For Parents

This section covers issues and concerns for parents of boarding school students. Explore corporal punishment, get expert advice on preventing hazing, and read first-hand accounts from parents. Learn what to do if things go wrong, see what boarding school students do in the summer, and get words of wisdom from a reluctant parent.

View the most popular articles in For Parents:

The Importance of Strong Connections with Family & School

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The Importance of Strong Connections with Family & School
We look at the roles in the partnership of school, parent, and student. Understanding each partner's responsibilities is essential for a successful boarding school experience.

Ideally, a private school education is a partnership. The school, parents, and student comprise this partnership. What makes this partnership unique is that all partners must work together for the best interests of a young person. In addition, each partner has a specific role to play and items to take care of. So, let's examine the three partners and their roles and obligations implicit in this arrangement, which makes a private school education a good value.

This video discusses effective parent-teacher communication.

School

Motivation Obviously, the school wants the partnership to work for several reasons. First, successes enhance the school's reputation. The academic marketplace is always competitive unless, of course, the school happens to be located ten miles from the James Bay. Word of mouth within a community spreads word of both successes and failures. I realize that some will interpret word of mouth as gossip, but most parents do their own diligence. They can distinguish between those with an ax to grind and the truth. Furthermore, parents visit schools and see for themselves and ask questions.

Contractual The contractual agreement the school signs with parents spells out its obligations. Private schools are unique. So, the contract you signed at another school will be very different from the one your child's current school requires you to sign. Review it carefully, and, if warranted, have your legal advisor review it.

Academic Academics, the curriculum, and how

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Endow A Faculty Position! Please!

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Endow A Faculty Position! Please!
Thinking about making a major gift to your school? How about endowing a faculty chair? More here.

2020-2021 have been unusual, depressing years as we all coped with the COVID-19 pandemic. Yet, notwithstanding all the gloom and doom, there was some good news in 2021. Several announcements of major gifts to private schools have lifted our spirits and given us, and the recipients, hope.

In October 2021, Berkshire School in Sheffield, Massachusetts, announced that an alumnus had left a bequest to endow three faculty chairs. Also in October, the Frederick Gunn School in Washington, Connecticut, reported that a current trustee and his wife had endowed a faculty chair. The munificence of these donors supports the stated mission of these schools.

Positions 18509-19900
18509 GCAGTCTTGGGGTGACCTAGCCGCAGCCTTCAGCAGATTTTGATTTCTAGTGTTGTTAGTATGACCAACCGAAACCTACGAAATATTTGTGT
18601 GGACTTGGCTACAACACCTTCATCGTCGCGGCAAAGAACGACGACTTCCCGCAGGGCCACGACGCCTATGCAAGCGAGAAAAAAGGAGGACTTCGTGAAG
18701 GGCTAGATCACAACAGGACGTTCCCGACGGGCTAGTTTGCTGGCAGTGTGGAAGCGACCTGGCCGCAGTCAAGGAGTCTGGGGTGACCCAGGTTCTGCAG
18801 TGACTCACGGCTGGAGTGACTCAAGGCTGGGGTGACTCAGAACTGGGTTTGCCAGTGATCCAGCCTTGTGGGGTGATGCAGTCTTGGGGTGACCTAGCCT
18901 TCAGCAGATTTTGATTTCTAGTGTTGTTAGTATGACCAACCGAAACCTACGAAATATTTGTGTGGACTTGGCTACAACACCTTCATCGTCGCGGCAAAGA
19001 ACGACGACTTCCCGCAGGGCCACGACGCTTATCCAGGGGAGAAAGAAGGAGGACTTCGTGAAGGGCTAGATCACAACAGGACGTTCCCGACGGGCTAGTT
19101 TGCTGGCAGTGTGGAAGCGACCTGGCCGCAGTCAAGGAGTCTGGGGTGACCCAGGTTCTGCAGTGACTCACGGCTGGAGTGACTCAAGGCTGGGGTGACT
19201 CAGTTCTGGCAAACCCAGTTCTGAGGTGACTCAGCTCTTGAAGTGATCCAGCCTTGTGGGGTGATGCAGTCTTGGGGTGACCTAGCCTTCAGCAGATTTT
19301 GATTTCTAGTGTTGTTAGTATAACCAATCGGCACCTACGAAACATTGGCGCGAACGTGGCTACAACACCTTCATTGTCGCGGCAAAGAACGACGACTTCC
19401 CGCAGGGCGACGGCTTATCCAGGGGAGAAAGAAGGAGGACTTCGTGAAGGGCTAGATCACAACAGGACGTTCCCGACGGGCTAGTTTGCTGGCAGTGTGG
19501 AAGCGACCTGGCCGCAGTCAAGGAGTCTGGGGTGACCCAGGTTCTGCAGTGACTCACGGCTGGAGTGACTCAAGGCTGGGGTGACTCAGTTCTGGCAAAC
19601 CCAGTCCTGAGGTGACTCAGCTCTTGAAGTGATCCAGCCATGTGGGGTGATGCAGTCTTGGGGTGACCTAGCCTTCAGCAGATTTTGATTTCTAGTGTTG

The Berkshire School's mission statement notes:

"Rooted in an inspiring natural setting, Berkshire School instills the highest standards of character and citizenship and a commitment to academic, artistic, and athletic excellence. Our community fosters diversity, a dedication to environmental stewardship, and an enduring love for learning."

This video offers an overview of Berkshire School.

In its mission statement, The Frederick Gunn School states:

"In 1850 Frederick Gunn established a school based on the belief that strength of character was the goal of education. Today, The Frederick Gunn School rests on the four cornerstones of character: scholarship, integrity, respect and responsibility. Character is forged in a cohesive, diverse community informed by a challenging college preparatory curriculum, a

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A Parent's Checklist For COVID-19

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A Parent's Checklist For COVID-19
We parents have a multi-faceted role to play in protecting our school-age children during th pandemic.

As parents, the role we play in keeping our children safe during this dreadful pandemic is multi-faceted and often confusing. It's a multi-faceted role because we have to be teachers, facilitators, and monitors. I can hear you thinking that what I am saying sounds like what you do all the time. So, what's different when dealing with COVID-19? The most significant difference is that the coronavirus is invisible. Protecting your children by teaching them how to do everyday tasks involves dangers or risks which they can see. You taught your kids how to safely cross a road by showing how to do so, not once, not twice, but many times until you knew that your child understood what to do. You taught her how to swim, to travel alone on a bus or plane, to handle contact with strangers, and so much more. You protected her against diseases with vaccinations and regular medical checkups.